Mysteries of myopia may soon become clear
Huge pool of genetic data could hold answer to what causes short-sightedness and why it affects 80pc of Asians and 30pc of Westerners
Two professors are hoping to discover why Asians are nearly three times more likely to be short-sighted than Westerners.
They are taking part in a global study which has revealed that both groups share similar myopic-related genes. And they say the data will lead towards the development of genetic tests for short-sightedness, clinically known as myopia.
It is estimated that up to 80 per cent of Asians are myopic, compared with just 30 per cent of Western populations.
"The genes are giving us an insight into how myopia is developed," said Dr Jeremy Guggenheim, an associate professor at Polytechnic University's school of optometry.
Many previous studies have revealed the link between environmental factors and short-sightedness, but research into its genetic causes is just beginning.
The latest study saw 64 universities and research institutes in 13 countries collect data from more than 37,000 people of European ancestry and 8,300 of Asian ancestry. Some 600,000 DNA markers in each person were looked at.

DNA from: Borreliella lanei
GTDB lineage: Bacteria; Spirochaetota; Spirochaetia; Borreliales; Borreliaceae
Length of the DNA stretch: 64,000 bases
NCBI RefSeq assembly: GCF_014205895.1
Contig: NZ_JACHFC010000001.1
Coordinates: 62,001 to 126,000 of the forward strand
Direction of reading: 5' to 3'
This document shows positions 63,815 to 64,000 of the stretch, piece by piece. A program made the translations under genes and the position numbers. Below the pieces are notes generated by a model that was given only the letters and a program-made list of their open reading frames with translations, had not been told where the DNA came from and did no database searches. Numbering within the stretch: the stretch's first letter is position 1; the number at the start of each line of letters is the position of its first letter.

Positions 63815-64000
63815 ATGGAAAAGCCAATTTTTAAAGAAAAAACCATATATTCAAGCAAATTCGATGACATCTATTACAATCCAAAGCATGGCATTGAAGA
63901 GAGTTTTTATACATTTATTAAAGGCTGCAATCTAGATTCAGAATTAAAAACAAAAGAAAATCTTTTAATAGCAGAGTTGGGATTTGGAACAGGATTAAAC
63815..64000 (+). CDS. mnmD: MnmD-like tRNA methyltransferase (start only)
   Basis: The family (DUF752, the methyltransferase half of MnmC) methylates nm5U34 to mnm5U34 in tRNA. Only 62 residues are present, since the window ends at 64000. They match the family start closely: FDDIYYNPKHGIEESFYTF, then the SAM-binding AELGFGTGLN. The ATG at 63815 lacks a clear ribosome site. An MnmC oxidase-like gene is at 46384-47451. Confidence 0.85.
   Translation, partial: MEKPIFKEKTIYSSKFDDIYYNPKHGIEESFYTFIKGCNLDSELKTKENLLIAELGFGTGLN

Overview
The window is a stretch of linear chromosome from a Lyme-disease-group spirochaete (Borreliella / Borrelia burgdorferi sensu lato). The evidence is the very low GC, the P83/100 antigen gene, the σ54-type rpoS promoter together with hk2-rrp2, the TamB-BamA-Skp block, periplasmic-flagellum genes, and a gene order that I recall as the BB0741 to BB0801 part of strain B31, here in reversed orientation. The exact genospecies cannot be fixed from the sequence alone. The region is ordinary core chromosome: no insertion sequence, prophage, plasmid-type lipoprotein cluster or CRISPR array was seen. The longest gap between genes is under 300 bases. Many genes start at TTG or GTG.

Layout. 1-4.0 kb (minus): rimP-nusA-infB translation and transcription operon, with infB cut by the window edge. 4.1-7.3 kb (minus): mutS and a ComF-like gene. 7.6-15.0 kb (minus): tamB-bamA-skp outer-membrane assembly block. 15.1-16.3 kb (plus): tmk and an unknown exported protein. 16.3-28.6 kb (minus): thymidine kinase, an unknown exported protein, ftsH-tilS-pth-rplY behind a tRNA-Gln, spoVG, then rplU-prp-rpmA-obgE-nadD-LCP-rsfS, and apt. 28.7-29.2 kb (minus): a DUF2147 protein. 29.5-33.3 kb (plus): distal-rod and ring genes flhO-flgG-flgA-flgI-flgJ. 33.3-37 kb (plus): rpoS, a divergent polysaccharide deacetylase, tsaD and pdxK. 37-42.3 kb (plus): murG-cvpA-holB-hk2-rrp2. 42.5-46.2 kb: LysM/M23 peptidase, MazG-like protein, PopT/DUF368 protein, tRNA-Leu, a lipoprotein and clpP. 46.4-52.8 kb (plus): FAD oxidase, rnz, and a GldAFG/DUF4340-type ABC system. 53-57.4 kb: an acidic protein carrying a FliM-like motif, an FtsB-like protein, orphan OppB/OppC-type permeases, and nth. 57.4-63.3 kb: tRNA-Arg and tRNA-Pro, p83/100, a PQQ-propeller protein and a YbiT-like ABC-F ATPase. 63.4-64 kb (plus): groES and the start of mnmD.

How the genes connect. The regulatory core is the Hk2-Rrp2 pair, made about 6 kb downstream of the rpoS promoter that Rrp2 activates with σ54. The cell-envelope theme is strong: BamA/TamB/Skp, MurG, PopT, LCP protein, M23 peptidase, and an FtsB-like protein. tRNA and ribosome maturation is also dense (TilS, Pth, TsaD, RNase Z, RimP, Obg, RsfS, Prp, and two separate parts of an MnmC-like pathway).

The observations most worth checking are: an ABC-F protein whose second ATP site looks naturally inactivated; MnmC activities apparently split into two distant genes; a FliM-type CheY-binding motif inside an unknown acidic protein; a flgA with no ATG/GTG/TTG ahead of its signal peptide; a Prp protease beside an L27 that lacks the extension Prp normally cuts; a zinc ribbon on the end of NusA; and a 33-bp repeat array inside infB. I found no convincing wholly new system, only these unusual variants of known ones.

So far, 24 genes that increase the risk of myopia up to 10 times have been identified. Of those, 16 have been found in Western people, and eight have also been found in Asians. Initial research suggests the remaining genes may be shared between the two populations, too.
Guggenheim said the results were not what he was expecting because so many more Asians were short-sighted.
He said there were many more genes related to myopia to be uncovered. Further studies could also be done to find out whether there were any interactions between genetic and environmental factors, such as time spent outdoors and reading.
Professor Yip Shea-ping, associate head of the university's health technology and informatics department, who is working with Guggenheim, said people may think short-sightedness was no big deal, but those with a high level of myopia also have a high chance of developing eye conditions in old age, such as cataracts and retinal detachment.
He said genetic tests would enable early intervention - such as the possibility of wearing special contact lenses to slow down the onset of myopia.